Tuesday, October 31, 2006
Anyhow, Dream TV apparently did a story. The coverage is mild at best; mere mention of the incident and a few brief eye witness accounts. I’m hopeful the story will pick up more steam, perhaps even encourage a nation wide awareness campaign that will eradicate misogynistic attitudes…!
Ps. Video is in Arabic and was posted by Wael Abbas
Friday, October 27, 2006
A vicious mutation of a virus commonly known as "Rabid Heat" has been recently detected in downtown Cairo and is giving experts reason to believe that it may have spread into a full blown epidemic. Found in all males, the virus remains harmless in its dormant state. Under certain conditions of mutual consent, the virus has even proven useful, however, if left to ravage the body, the virus causes excess releases of testosterone which disrupts the flow of oxygen to the brain, closing off nerve synapses and shutting down all brain activity which inevitably leads men to behave like rabid dogs in heat.
Scientists cite strong moral fiber and respect for women as the only deterrent to the virus's horrid symptoms. As Egypt's stock of these remedies are in short supply, Downtown is hereby declared an infested zone and women are urgently requested to carry mace and exercise extreme caution for the remaining days of the eid holiday.
The writer of this warning is, saddened, sickened and enraged but most of all sorry for the inconvenience caused; we're hopeful that newer modified versions of the Egyptian male will hit markets soon.
Tuesday, October 24, 2006
Monday, October 23, 2006
But this post isn't about them, it's about an illustrator named Essam Abdulla, who I saw sitting in a chair, alone, hunched over a notebook, sketching mad patterns gnawing on his membrane. Campus Magazine did a small exposé on him in their last issue, (the very same one Forsooth graces the pages of ) and printed a couple of his images, one of which has Mickey Mouse, amongst other things, emerging from a guy's penis.
His work draws faint but really interesting comparisons to Gazzar's nightmarish sketches. Check out his animation below called "Assortment of Undigested Seafood" on youtube. If this link doesn't work then go directly to youtube and search Undigested Seafood. It's disturbed, violent, nervous, haunting yet cheeky and strangely endearing...I love it!
Sunday, October 22, 2006
Many of the opponents of a cultural boycott of Israeli institutions have been spreading misinformation about boycott and dismantling the hard work of many people. The most incorrect and most harmful fabrication is that the boycott is directed at individual Israelis. Elia’s Suleiman’s recent letter brings up some very important points, namely that certain Israeli individuals have indeed been mistreated at film festivals recently by people who also believe in boycott. This reality is a shame and should be addressed. To be clear, the call for boycott has always been very explicit –always directed at institutions or organizations that receiveIsraeli government funds and/or remain silent on Israel’s brutal oppression of the Palestinian people. It has never been directed at individuals. In all the letters, petitions, calls and information about boycott, this has been made absolutely clear. That is not to say that some people in the world, some who have happened to sign the boycott and some who probably don’t even know acted in ways that are harmful, racist or unfair.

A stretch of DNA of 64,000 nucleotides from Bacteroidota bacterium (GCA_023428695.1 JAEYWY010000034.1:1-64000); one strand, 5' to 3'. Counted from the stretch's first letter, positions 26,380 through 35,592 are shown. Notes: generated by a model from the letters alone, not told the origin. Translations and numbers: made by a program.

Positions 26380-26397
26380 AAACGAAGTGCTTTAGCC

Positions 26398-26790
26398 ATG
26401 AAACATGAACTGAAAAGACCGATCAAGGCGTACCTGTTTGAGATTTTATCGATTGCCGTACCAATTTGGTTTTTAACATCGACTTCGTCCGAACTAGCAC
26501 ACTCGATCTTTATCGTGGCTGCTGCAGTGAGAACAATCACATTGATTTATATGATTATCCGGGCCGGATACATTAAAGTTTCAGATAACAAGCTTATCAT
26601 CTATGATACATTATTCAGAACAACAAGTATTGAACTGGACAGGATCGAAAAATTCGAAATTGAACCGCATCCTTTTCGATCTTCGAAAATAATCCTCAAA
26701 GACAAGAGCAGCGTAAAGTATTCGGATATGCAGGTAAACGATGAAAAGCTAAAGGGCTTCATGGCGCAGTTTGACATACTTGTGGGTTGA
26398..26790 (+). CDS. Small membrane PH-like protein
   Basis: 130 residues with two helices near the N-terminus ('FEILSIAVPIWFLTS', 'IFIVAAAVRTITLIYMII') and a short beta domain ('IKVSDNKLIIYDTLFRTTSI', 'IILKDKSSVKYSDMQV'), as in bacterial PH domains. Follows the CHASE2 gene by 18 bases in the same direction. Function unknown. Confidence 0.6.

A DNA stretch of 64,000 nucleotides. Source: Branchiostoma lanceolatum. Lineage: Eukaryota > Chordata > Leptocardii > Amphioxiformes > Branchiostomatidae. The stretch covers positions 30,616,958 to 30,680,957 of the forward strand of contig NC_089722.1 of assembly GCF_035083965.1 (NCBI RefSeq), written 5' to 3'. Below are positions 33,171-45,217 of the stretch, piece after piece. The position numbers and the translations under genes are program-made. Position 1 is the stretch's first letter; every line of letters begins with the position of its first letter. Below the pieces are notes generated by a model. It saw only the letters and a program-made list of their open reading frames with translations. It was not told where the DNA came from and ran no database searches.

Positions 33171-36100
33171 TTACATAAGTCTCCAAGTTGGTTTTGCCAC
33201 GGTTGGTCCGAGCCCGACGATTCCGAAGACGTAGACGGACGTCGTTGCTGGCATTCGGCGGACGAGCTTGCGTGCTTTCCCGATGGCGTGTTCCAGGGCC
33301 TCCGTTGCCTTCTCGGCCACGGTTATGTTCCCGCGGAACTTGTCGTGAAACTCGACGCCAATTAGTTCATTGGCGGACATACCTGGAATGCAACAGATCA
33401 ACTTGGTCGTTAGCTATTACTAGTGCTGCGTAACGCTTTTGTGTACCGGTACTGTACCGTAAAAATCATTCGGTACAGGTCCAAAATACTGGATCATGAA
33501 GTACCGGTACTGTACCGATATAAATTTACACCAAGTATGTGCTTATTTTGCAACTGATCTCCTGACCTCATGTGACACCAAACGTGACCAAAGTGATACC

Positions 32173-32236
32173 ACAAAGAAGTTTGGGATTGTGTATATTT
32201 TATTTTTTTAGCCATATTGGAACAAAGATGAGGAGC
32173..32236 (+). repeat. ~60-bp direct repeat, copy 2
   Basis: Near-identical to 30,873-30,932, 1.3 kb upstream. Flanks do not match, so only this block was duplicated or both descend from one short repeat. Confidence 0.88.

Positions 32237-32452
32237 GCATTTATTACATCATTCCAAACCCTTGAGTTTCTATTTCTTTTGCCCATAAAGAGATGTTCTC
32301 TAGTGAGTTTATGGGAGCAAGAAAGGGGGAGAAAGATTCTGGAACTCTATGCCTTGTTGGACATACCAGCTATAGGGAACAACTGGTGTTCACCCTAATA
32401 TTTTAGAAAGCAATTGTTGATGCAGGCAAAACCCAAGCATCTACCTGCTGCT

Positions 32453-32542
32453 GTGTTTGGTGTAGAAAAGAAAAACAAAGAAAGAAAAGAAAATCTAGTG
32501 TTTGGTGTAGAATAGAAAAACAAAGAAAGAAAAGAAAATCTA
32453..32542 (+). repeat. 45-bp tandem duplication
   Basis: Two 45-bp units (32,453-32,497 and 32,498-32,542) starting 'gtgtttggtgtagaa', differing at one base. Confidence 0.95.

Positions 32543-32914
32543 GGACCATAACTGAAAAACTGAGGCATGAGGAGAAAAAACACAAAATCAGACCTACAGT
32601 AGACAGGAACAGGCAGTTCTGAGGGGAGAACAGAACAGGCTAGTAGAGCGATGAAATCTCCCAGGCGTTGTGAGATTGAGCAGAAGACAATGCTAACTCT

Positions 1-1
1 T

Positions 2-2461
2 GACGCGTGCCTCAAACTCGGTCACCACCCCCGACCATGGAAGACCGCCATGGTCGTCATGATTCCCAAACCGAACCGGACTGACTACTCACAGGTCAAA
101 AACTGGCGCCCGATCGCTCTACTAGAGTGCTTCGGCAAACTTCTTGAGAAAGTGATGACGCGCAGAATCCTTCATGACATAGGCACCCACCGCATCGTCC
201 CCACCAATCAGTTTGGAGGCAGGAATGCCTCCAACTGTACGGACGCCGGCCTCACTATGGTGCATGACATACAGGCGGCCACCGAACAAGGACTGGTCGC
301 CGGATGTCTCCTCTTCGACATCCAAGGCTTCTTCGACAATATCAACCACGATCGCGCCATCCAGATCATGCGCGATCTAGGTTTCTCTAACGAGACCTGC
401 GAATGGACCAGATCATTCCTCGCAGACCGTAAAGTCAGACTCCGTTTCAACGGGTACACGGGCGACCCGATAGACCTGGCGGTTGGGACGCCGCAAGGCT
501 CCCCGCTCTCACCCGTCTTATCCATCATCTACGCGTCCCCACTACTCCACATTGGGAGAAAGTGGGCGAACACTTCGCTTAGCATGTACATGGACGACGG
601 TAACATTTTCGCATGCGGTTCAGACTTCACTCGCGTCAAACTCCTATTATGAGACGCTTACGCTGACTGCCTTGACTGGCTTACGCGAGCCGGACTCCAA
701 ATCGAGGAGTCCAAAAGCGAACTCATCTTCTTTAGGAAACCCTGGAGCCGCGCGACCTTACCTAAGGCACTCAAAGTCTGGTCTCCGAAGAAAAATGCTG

Secondly the boycott is not called for "by Palestinian and Lebanese artists". The boycott is, in fact, called for by Palestinian artists and asking for the support of the international community in this struggle. If you look closely at the signatories of boycott, you will see that the call is from 123 Palestinian artists. In the longlist of non-Palestinian endorsements, you will also see that infact, more Israelis and Jews have signed in support of boycott than Lebanese. As a supporter of the boycott, I believe in what it attempts. As Nelson Mandela said, boycott is not a principle but a tactic depending on circumstances. For many, boycott is a non-violent method to resist the ethnic cleansing of the Palestinians. Especially at a time where, after 58 years of resisting Israeli oppression and apartheid, nothing else has worked. So when certain individuals act in ways I may not agree with, I know they do it as independent people. And certainly not in the name of the boycott I signed and believe in. And with all respect to the Israeli filmmakers who were mistreated, the case for boycott is much bigger than the random incidents that made them feel isolated. As true supporters of the Palestinian cause, I would hope they would understand that and that thei solidarity is not so fragile or based on what happens to them at film festivals but rather at what happens to the millions of Palestinians struggling for their freedom every day.
ps. Thanks D for emailing this to me. Keep 'em comin babe!